How Customer Service Is Changing from Multichannel to Omnichannel (and What to Do Now)

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Many modern brands have already adopted a multichannel approach to customer service. They incorporate many methods of communication, and many touchpoints for customers to use, such as email, phone calls, and in some cases, face-to-face interactions. But as physical and digital interactions start to blur even further, a multichannel system may no longer be enough—brands will have to optimize for an omnichannel setup, instead.

So why is omnichannel more important, and how can brands start to make the transition?

Multichannel vs. Omnichannel

First, you need to understand the core differences between multichannel and omnichannel. A multichannel strategy is one that simply utilizes multiple modes of interaction; for example, you might have a physical retail store, and an online version of that store. A customer can purchase an item from either location, but is typically locked into place from there; if they want to return an item they bought at a physical store, they have to go back to that physical store, and if they want to return an item they bought online, they have to ship it back.

Omnichannel strategies strive to smooth out this segmentation. The goal is to harness the power of those multiple channels to provide a single, consistent, and coherent customer service experience. A customer should feel empowered to choose any mode of communication, or any method of purchasing a product, and still count on the same overall brand experience.

The Advantages of Omnichannel

Ultimately, companies using the omnichannel approach are hoping to see the following benefits:

  • Brand consistency. Hosting an omnichannel experience means ensuring the customer’s experience with your brand is similar no matter what channel they pursue. A customer calling a representative with a defective product is going to be met with the same brand voice and attention to detail as someone emailing a representative with a question about services, or someone visiting your retail location to return a product.
  • Real options for consumers. Many customers feel trapped once they choose a channel; they see the online world and physical retail world as inherently separate. Creating an omnichannel environment means they’ll have real options for who to contact and where to go whenever they need to purchase something (or contact customer service).
  • Customer focus. Multichannel approaches tend to focus on building more infrastructure and creating more opportunities for the business. Omnichannel approaches focus on making the customer experience as valuable and easy as possible; accordingly, omnichannel systems tend to encourage more customer satisfaction and loyalty.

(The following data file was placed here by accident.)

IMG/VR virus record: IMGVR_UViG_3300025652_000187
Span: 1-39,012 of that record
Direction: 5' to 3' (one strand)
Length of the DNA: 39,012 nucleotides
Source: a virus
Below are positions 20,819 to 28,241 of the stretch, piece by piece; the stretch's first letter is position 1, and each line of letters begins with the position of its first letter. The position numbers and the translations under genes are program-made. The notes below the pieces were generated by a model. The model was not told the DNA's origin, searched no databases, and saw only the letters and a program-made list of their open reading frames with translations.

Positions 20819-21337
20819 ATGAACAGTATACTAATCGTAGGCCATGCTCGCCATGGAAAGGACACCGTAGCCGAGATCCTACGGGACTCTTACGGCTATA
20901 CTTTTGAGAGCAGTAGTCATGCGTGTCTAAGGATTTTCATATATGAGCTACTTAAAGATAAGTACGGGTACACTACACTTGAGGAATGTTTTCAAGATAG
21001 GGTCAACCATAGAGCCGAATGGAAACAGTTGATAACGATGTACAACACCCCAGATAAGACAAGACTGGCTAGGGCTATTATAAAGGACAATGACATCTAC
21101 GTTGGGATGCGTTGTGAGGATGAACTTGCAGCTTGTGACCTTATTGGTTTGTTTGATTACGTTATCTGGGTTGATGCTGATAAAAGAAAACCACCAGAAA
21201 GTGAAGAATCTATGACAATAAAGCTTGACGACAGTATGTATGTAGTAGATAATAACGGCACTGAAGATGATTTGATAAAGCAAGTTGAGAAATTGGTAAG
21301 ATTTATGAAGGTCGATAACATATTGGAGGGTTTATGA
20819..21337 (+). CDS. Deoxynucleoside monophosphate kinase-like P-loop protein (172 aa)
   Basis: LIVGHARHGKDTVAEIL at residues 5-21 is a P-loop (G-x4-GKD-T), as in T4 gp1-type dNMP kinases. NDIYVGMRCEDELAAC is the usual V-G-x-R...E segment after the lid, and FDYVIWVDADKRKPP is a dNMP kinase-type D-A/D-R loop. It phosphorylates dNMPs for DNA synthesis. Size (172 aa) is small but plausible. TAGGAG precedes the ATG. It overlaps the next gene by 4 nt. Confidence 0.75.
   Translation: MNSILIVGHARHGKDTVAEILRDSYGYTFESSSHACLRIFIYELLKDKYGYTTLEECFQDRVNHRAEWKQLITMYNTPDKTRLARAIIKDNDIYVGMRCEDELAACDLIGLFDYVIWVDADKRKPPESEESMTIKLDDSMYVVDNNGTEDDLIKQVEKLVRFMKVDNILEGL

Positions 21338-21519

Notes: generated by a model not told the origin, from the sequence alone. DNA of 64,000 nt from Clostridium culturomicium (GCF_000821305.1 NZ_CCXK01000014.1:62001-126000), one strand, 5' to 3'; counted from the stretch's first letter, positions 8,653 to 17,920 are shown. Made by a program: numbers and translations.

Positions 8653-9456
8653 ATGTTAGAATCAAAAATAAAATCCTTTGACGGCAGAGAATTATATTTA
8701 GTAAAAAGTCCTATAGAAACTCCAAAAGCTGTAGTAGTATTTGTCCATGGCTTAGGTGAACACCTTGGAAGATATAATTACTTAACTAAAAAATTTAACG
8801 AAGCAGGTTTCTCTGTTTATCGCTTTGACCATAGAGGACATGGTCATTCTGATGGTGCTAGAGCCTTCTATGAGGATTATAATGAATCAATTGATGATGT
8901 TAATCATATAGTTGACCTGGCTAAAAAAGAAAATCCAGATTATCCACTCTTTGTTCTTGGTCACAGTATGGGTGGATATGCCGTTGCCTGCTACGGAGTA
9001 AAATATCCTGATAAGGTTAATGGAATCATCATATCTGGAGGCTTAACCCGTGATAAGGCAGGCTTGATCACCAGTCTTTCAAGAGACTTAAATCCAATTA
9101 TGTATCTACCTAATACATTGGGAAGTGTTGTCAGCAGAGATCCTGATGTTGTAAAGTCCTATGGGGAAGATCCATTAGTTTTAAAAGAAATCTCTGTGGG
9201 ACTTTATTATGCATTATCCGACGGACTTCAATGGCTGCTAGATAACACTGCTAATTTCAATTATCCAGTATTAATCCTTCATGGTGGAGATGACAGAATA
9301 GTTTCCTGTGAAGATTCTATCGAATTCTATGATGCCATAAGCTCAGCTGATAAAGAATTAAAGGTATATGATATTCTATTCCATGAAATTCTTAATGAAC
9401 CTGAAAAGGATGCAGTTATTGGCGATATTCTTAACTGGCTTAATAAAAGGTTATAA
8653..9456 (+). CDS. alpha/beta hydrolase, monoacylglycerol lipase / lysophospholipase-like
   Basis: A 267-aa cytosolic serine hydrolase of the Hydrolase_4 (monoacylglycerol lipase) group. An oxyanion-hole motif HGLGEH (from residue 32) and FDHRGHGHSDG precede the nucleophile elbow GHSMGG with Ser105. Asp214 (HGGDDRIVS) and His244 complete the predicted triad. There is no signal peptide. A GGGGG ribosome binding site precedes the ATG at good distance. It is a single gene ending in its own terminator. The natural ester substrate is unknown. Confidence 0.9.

How to Make the Transition

So what steps are necessary to transition a company from merely “multichannel” to truly “omnichannel?”

  • Technology. You may need to upgrade or restructure your current technology; for example, if your email-based customer service reps and phone-based customer service reps are using two different systems, it will be nearly impossible to guarantee your customers will have a consistent experience engaging with either one. Try to get all your departments using the same systems, and if you can, ensure your customers have a similar experience with any communication mediums or technologies they’re using.
  • Culture. Next, you may need to make a culture change. Guaranteeing an omnichannel experience means your team can’t be dragged down or segmented by corporate silos. That may mean making a drastic internal culture change, and reinstating a central team mentality.
  • Documentation. It’s also a good idea to formally document some of the consistent guidelines you expect your employees to follow, such as the brand voice you expect to be present in every channel. Without a central document to dictate these standards or be available for reference, it’s easy for even a well-intentioned omnichannel customer service system to devolve into a free-for-all.
  • Customer insights. Finally, you’ll need to have some method to measure and analyze how your customers respond to your new approach. That means using surveys to quantify customer satisfaction, and possibly using “secret shoppers” to gauge the consistency of the brand experience across multiple channels. No omnichannel system is going to be perfect in its first iteration, so you need customer insights to guide your evolution.

If you want your customers to have a streamlined, consistent brand experience, and you don’t want to fall too far behind the competition, it’s imperative that you start investing in the transition to a truly omnichannel experience. It may require overhauling some of your processes, and tearing down your existing silos, but it’s worth the time and money you’ll spend in the meantime.

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